From the above diagram, we can see that in creating the major 7th chord, we simply include the next diatonic pitch in the arpeggio, which adds another major third to our chord. Can we continue to extend our major 7th chord type with other diatonic pitches of the arpeggio? Of course we can, but you knew that right? Which interval will we add, a major or minor third? Click color tones / major 7th chords to explore.
Is there another quality of seventh that we can add to a major triad? You betcha, the blue or minor seventh. By doing this we create the second type of chord type, the dominant family of chords. Where does the dominant seventh chord diatonically come from? Well, dominant harmony is built on the fifth scale degree of our chosen melodic resource n'est pas? So, what pitch is C the fifth scale degree of? Right, the key of F major. Let's respell our chart from example 3 above using the pitches of F major and find it's dominant seventh chord. Example 4.
From the above chart we can spell the pitches of the C dominant seventh chord as created from the pitches of the key of F major. Compare the sounds and arpeggios of the major 7th and dominant 7th color tones built upon the root C. Example 4a.
Pretty distinctive eh? These are the two of the three big chordal components of American music. Perhaps you recognize the dominant color as being one essential component of American blues music? Compare the intervals of the major triad, major 7th and dominant 7th configurations. Example 4b.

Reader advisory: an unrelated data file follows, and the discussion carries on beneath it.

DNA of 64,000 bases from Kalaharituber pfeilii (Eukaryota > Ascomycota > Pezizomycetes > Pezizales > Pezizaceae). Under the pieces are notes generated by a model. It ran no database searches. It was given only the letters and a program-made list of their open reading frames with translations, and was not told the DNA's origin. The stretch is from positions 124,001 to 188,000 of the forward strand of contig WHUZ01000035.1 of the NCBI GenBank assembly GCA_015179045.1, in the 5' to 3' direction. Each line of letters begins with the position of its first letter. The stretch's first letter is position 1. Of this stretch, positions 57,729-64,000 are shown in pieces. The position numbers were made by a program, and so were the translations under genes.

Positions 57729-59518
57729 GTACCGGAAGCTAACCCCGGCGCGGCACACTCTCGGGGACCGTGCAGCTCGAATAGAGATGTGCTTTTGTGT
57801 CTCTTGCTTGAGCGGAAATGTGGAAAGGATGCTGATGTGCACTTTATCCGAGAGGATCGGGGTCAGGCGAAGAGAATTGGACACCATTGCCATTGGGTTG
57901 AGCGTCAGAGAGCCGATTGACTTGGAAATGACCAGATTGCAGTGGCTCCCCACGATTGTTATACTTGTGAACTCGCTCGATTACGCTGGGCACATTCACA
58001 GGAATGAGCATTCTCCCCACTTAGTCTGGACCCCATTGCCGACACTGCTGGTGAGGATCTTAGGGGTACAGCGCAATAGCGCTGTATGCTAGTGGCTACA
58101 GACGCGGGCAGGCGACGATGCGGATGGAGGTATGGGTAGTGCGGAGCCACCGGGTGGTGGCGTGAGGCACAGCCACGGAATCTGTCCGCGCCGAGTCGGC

Is the dominant color unique in that it stacks two minor thirds consecutively? Yes it is, this basic structure defines the dominant 7th chord quality. Cool so far? Any other qualities of sevenths generally associated with the major triad? Nope.
The second triad from example 1 above is the augmented triad. Let's add the most commonly used seventh quality to this distinctive color. Due to it's relative instability, the augmented chordal color is usually associated with dominant type chords of a resolving nature. Thus, using the pitch C as the root, we can extract this non-diatonic dominant color from the key of F major. C being the dominant pitch or fifth scale degree in the key of F major. Here is our chord spelling chart. Example 5.
We can see from the above chart that by simply raising the fifth ( + 5 ) of the C dominant 7th chord by half step, we "augment" the triad. To this augmented triad we simply add the diatonic seventh. Compare these two colors. Example 5a.
Hear the difference? Same 7th, different triad. A reasonably rare color indeed in the more basic styles of American music, the C 7 + 5 chord is oftentimes found in songs written in the minor tonality. A popular choice in American blues, in both the minor and major tonalities, we often hear the V 7 + 5 color as a hauntingly beautiful introduction. And of course, this augmented 7th color is essential on the jazz musicians palette of colors.
The third triad of example 1 is the all important minor triad configuration. To add the seventh to this chord we can simply obtain the correct pitch from the natural minor scale. Using C as our tonic pitch, here is a chart spelling out the pitches of the C natural minor scale and it's arpeggio. Example 6.